Partie interactive du site pédagogique ELECINF344/ELECINF381 de Télécom ParisTech (occurrence 2011).


[CASPER] : text-to-speech on the beagleboard

Here is a little summary of what has been done today, regarding the text-to-speech on the beagleboard.

Audio with alsa on the beagleboard

First, I would like to explain the step we followed to get the audio output to work on the beagleboard without damaging the TPS6595, which manages the audio, but also the power supply (now I am sure that you understand the reason why we should not burn this one down).

We have on our SD card a bootstrapped version of the ubuntu linux distribution, with alsa installed.

To get alsa to work without being the superuser, you have to add the normal user to the audio group, and reboot the beagleboard.

Then, open the alsamixer program.

Here is was you SHOULD NOT do, despite it is being advised on some forums : enable each and every device in alsamixer.
This will cause the TPS6595 chip to overheat, and may damage it.


What you should do is enable only what is necessary :

  • Increase the volume of the DAC2 analog; DAC2 digital coarse and DAC2 digital fine.
  • Increase the volume of the headset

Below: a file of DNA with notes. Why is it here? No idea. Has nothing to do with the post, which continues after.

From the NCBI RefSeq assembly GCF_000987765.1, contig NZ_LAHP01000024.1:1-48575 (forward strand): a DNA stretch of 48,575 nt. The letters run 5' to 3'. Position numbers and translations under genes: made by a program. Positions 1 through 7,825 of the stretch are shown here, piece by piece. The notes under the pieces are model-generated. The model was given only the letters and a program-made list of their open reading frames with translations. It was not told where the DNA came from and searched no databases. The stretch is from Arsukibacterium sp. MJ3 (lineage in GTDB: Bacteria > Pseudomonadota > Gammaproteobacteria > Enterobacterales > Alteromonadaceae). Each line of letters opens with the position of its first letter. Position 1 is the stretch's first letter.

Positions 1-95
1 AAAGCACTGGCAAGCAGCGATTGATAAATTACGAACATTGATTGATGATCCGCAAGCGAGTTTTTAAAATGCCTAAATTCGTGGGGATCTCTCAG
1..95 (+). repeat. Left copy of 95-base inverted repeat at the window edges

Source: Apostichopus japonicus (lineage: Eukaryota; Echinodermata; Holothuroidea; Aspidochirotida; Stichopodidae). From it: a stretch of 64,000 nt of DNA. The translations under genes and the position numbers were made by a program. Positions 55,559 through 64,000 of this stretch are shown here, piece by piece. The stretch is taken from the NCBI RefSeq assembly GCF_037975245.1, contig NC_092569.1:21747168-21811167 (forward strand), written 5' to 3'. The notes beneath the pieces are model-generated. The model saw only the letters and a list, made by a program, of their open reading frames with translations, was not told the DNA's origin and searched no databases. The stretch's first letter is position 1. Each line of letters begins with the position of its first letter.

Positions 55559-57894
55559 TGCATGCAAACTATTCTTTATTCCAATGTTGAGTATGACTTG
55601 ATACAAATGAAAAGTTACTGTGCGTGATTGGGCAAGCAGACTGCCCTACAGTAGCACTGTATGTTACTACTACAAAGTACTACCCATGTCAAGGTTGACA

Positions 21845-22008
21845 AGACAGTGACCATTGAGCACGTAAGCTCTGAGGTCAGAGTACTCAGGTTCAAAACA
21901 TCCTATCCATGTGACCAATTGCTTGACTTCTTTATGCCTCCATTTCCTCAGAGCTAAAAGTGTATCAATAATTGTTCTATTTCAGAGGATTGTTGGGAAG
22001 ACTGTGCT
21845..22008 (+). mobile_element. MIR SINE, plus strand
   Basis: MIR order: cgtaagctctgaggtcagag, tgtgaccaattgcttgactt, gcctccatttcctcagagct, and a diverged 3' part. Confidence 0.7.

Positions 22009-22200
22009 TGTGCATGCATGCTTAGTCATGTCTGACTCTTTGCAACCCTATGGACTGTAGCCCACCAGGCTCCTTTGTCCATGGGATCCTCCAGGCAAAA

• Enable headsetL2 and headsetR2

You should now have a working audio output.



In order for our whole application to work properly on the board, we decided not to use pulseaudio (which requires up to 40% of the CPU on the board). We decided to implement our own interface for the audio output, which would handle all the write requests from internal threads such as the text-to-speech engine’s thread. This interface would store the corresponding samples, pre-process them in order to fit alsa’s interleaved pcm format, and play them on the audio output.

We were able to test successfully this interface today, by synthesizing speech with SVOX pico on the beagleboard, and playing it simultaneously on the audio output.

The whole process requires 30% of the cpu during a short period (synthesis/samples post) and then 0/0.7% of the CPU during the rest of the the process, which is good news compared to the 40% CPU minimum required during the whole process in our previous experiments.

The next step will be to port the CMU Sphinx recognition helloworld we designed to the beagleboard.

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